In-town camping provides options, lays framework
While the municipal campground set up behind the Teton County/Jackson Recreation Center has not been as widely used as expected, it has provided nine people with a safe, quiet and, most importantly, convenient place to live for the summer.
“It’s not the Hilton,” said LaDee Johnson, a wastewater collector for the town of Jackson. “But it was getting old moving around from campsite to campsite all the time. I think it’s good for the town to give up a little space for the people who live here and who make the wheels turn.”
The campground was set up to allow businesses to purchase parking permits for their employees, but all nine of the people camped behind the Rec Center are town and county employees.
For Johnson camping was a way to save money for a home, which he hopes to move into this winter. Being able to camp in town dramatically cut down on his commute — especially when he was on call.
“As a tier-one employee they like me to be close,” he said. “Commuting was rough. This is just very convenient, which is a big plus.”
Even without running water or electrical connections, Johnson said he is comfortable living in his camper.
“It’s pretty good,” he said. “Water and electricity would be a luxury. I usually leave on the weekends, and I’ll go dump and fill up with water. I have a few batteries to keep the lights on.”
For Emily Rutz, a counselor at Camp Jackson, the choice to live in the municipal campground was not her first, but it did provide her with an affordable option to stay in Jackson for the summer.
“My boyfriend and I just couldn’t find an affordable place to stay,” she said. “We bounced around for about two months, sleeping on friends’ couches and camping. For a little bit there we thought we might need to go home [to Vermont]. This was our savior. We know quite a few people up in Curtis Canyon, and this is definitely better than camping up there.”
Not only do Rutz and her boyfriend have access to showers and bathrooms at the Rec Center, they also work there, so they are just minutes away from their jobs.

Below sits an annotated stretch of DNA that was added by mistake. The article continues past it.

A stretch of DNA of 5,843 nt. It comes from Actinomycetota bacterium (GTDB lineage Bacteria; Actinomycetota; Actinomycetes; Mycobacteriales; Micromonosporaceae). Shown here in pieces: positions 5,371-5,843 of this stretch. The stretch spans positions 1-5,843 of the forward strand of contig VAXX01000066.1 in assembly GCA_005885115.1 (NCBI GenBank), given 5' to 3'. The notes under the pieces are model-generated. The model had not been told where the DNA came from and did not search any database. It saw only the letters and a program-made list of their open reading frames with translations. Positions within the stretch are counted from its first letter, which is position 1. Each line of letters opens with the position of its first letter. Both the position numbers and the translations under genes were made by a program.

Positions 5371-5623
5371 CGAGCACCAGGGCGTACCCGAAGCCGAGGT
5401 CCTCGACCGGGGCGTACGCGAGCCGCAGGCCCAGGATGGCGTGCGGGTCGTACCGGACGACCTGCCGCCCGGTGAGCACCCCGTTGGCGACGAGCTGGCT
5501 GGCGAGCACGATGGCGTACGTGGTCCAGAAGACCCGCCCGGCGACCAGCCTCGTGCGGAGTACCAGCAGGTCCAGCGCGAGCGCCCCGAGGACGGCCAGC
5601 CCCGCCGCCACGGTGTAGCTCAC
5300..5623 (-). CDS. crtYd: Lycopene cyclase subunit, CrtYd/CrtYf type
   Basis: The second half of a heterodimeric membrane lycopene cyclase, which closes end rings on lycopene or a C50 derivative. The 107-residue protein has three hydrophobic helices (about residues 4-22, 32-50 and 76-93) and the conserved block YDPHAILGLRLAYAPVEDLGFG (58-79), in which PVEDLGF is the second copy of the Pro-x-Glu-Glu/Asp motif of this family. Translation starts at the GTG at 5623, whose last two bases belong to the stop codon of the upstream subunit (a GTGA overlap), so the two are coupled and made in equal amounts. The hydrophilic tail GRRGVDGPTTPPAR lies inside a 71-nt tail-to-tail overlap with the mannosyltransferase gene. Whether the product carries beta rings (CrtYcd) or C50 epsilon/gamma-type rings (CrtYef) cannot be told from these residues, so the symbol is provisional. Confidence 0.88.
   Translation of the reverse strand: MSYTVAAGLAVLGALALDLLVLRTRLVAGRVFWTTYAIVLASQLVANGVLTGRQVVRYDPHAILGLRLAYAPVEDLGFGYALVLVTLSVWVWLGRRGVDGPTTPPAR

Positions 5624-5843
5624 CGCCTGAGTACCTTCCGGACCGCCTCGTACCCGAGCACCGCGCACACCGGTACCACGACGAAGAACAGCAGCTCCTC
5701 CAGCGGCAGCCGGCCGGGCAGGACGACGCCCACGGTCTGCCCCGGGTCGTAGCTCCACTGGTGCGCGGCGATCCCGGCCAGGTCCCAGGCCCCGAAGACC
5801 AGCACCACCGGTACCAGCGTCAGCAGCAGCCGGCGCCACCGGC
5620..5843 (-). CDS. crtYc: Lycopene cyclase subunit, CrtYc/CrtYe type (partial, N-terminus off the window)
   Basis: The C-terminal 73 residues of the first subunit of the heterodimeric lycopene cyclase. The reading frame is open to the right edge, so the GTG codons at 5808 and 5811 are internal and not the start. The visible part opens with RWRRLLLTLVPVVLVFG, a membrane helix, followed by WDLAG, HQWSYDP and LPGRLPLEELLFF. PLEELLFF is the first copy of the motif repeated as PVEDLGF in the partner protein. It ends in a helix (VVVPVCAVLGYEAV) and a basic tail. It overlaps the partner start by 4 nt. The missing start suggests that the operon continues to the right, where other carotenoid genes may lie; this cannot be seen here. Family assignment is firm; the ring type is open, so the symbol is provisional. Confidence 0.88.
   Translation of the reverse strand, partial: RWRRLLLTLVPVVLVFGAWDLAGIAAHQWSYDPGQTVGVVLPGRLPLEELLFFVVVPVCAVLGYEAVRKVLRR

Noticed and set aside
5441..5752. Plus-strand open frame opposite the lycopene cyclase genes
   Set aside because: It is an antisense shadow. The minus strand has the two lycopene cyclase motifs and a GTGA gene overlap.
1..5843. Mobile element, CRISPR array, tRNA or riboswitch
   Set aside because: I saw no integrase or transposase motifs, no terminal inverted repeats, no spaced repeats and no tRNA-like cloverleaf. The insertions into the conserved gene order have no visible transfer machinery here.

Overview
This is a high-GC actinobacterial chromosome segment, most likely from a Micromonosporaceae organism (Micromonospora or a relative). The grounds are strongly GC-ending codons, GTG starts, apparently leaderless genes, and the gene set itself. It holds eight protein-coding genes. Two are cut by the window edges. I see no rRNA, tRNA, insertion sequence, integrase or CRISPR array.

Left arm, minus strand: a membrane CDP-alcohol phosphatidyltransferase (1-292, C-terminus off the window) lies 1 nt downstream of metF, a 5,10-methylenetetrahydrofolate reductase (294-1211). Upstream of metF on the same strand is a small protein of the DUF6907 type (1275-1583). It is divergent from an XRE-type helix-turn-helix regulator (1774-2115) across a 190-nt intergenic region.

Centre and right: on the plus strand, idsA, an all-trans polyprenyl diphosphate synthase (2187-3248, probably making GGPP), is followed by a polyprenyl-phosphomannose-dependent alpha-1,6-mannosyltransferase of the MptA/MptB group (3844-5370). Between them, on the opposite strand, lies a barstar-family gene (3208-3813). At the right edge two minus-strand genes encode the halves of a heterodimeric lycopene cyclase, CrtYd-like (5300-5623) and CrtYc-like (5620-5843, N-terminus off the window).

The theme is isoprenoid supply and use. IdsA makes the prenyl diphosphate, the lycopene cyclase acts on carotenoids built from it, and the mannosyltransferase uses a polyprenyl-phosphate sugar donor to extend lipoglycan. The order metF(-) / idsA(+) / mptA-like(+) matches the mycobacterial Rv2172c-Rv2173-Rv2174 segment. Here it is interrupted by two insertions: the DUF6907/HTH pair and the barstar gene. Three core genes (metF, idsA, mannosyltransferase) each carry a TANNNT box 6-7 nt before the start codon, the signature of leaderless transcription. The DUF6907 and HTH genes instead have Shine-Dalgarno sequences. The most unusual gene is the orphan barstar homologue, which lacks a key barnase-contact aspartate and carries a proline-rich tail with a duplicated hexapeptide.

With six Parks and Rec employees living at the municipal campground, Rutz and her coworkers are able to maintain some level of community, setting up lounge chairs after work to hang out and enjoy the evening Jackson sun on their “porch.”
Though Rutz is headed back to Boston to complete her master’s in speech pathology, she said house-hunting in Jackson only to end up living in a parking lot for the summer did not discourage her from returning to Jackson.
“I’m surprised how few people have taken advantage of the campground,” she said. “It’s super convenient, and it has actually made me get outside more. We’re having a blast. We love it here in Jackson. We’ll definitely be back.”
Approved by the Town Council in May as a pilot program to test the appetite of employees for an in-town campground, councilors designated 20 parking spaces for camping. Thus far, however, 10 have been stripped due to a lack of interest.
According to Roxanne Robinson, assistant town manager, the town received two calls from local businesses interested in purchasing permits, but they never ended up submitting applications.
Part of the problem is the cost. From June 16 to June 30 a parking permit was $225 a space. For August and July, $465 for a spot each month. From Sept. 1 to Sept. 4 a space will cost $60.
With only town and county employees in the campground, many of the campers are not forced to pay for their permit because their individual departments have picked up the tab. If they had to, Johnson and Rutz said they would have camped somewhere else.
“The whole point,” Rutz said, “was to save money.”
Rules have been loosened
To ensure campers respected the space the town initially enacted strict rules that allowed permitted users to park their vehicles only from 7 p.m. to 7 a.m. and prohibited tents, disconnected trailers, open fires, awnings, pets, smoking and self-powered generators. Additionally all activities, including sleeping, sitting, cooking, washing and eating, were required to be contained within a vehicle.
With only nine residents the town and Parks and Rec loosened some of the rules, allowing disconnected trailers to be parked all day and permitting residents to set up chairs outside and to have small pets.
“We haven’t had any problems or complaints so far,” Robinson said. “Everything’s running pretty smoothly.”
The campground opened June 21, after the town quickly amended ordinances prohibiting overnight parking. Adjacent to Davey Jackson Elementary School, the municipal campground will close Sept. 4, just before the school year begins.
The Town Council said that after the campground is closed for winter it will review the program and debate if the town should continue funding a municipal campground, and whether it should be expanded and given a more permanent location, possibly just outside of town in the county.
“I’d like to continue this conversation with our partners at the county,” Councilor Jim Stanford said when the campground was approved in May. “As we plan and invest resources we’re going to need the cooperation of the county as we look we look to do this on a bigger scale. This is a starting point, and hopefully it can inform that process.”